- A java variable can be declared using the keyword final. Then the final variable can be assigned only once.
- A variable that is declared as final and not initialized is called a blank final variable. A blank final variable forces the constructors to initialise it.
- Java classes declared as final cannot be extended. Restricting inheritance!
- Methods declared as final cannot be overridden. In methods private is equal to final, but in variables it is not.
- final parameters – values of the parameters cannot be changed after initialization. Do a small java exercise to find out the implications of final parameters in method overriding.
- Java local classes can only reference local variables and parameters that are declared as final.
- A visible advantage of declaring a java variable as static final is, the compiled java class results in faster performance.
A discussion inviting controversy on java final keyword:
‘final’ should not be called as constants. Because when an array is declared as final, the state of the object stored in the array can be modified. You need to make it immutable in order not to allow modifcations. In general context constants will not allow to modify. In C++, an array declared as const will not allow the above scenario but java allows. So java’s final is not the general constant used across in computer languages.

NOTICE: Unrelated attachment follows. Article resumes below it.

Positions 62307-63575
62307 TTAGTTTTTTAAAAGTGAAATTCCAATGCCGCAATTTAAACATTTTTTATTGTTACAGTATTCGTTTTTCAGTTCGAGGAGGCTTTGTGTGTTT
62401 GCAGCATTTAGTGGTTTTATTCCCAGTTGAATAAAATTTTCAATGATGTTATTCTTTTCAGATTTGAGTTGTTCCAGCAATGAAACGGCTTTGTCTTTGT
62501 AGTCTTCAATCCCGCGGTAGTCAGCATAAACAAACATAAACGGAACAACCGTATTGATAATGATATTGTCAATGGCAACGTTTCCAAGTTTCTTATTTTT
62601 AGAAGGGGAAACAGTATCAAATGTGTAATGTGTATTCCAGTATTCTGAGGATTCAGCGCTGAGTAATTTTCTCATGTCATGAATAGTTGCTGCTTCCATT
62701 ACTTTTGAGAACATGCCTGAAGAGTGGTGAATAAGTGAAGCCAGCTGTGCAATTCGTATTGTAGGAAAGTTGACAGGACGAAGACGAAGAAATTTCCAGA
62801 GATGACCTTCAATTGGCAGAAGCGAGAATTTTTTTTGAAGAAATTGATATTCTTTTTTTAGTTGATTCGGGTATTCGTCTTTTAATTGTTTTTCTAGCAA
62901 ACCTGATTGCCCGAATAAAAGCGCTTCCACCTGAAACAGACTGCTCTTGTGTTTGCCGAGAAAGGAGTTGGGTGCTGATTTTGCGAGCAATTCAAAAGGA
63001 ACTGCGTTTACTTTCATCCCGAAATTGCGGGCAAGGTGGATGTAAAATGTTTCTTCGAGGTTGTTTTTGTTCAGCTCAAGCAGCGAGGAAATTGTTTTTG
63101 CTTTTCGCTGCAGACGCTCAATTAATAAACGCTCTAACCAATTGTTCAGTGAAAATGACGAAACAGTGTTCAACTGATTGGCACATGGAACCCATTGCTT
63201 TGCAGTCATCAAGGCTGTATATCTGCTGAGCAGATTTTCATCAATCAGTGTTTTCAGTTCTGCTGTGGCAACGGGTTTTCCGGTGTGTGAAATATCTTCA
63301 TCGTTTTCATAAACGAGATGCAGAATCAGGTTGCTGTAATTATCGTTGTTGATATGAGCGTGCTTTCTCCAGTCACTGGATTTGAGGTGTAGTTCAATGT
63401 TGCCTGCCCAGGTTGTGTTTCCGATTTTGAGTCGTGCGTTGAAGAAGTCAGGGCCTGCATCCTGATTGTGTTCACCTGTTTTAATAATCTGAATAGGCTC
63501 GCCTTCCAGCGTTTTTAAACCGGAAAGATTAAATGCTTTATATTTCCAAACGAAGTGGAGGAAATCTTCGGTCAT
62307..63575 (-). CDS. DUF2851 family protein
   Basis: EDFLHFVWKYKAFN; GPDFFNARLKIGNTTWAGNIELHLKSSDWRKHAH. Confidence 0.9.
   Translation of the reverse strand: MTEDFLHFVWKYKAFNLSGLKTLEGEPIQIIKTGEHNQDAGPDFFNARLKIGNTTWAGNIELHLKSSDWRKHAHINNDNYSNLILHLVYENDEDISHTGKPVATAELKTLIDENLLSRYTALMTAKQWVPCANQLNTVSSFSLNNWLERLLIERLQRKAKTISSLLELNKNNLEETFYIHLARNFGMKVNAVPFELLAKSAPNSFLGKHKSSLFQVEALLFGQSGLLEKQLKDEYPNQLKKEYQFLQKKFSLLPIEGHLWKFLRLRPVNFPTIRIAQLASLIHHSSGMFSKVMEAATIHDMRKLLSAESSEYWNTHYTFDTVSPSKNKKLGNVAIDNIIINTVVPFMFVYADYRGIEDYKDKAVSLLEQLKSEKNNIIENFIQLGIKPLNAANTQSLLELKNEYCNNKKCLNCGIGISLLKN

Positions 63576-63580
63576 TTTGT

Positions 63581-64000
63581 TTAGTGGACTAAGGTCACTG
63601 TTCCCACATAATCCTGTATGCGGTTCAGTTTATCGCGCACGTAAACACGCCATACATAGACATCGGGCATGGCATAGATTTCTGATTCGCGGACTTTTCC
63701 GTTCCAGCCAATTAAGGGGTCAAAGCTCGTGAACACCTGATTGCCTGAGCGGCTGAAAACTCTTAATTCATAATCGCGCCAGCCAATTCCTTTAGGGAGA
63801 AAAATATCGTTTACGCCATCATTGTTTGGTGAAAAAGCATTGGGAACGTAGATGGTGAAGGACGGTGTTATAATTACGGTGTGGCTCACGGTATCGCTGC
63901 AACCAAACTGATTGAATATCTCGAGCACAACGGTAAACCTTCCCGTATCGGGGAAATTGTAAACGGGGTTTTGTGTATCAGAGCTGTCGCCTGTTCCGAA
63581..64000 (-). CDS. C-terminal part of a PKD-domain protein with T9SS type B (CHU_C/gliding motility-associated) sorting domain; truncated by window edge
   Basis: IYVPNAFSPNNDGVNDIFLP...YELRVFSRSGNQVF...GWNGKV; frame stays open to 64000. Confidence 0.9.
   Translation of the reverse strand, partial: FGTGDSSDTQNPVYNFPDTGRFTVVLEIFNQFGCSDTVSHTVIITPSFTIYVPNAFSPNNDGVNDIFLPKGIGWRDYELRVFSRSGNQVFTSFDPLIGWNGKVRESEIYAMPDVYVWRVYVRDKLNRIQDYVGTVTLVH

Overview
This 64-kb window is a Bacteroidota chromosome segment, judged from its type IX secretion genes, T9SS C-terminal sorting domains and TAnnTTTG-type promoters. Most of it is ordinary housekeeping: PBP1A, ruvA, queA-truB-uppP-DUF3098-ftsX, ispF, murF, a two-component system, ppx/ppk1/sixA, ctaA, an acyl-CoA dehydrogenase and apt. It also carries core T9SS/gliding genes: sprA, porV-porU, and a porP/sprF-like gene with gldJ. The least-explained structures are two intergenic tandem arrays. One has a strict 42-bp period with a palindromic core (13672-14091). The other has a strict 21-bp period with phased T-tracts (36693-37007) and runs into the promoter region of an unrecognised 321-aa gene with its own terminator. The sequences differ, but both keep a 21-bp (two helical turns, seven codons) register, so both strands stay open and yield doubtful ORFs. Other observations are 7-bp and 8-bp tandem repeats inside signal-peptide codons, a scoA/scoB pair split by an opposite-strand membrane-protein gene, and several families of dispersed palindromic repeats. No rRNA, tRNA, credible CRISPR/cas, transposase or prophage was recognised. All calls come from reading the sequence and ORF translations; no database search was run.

A variable that is declared static final is closer to constants in general software terminology. You must instantiate the variable when you declare it static final.
Definition as per java language specification (third edition) – 4.12.4 is “A final variable may only be assigned to once.”(§4.1.2)
Java language specification tries to redefine the meaning of constant in the following way!
We call a variable, of primitive type or type String, that is final and initialized with a compile-time constant expression (§15.28) a constant variable. Whether a variable is a constant variable or not may have implications with respect to class initialization (§12.4.1), binary compatibility (§13.1, §13.4.9) and definite assignment (§16).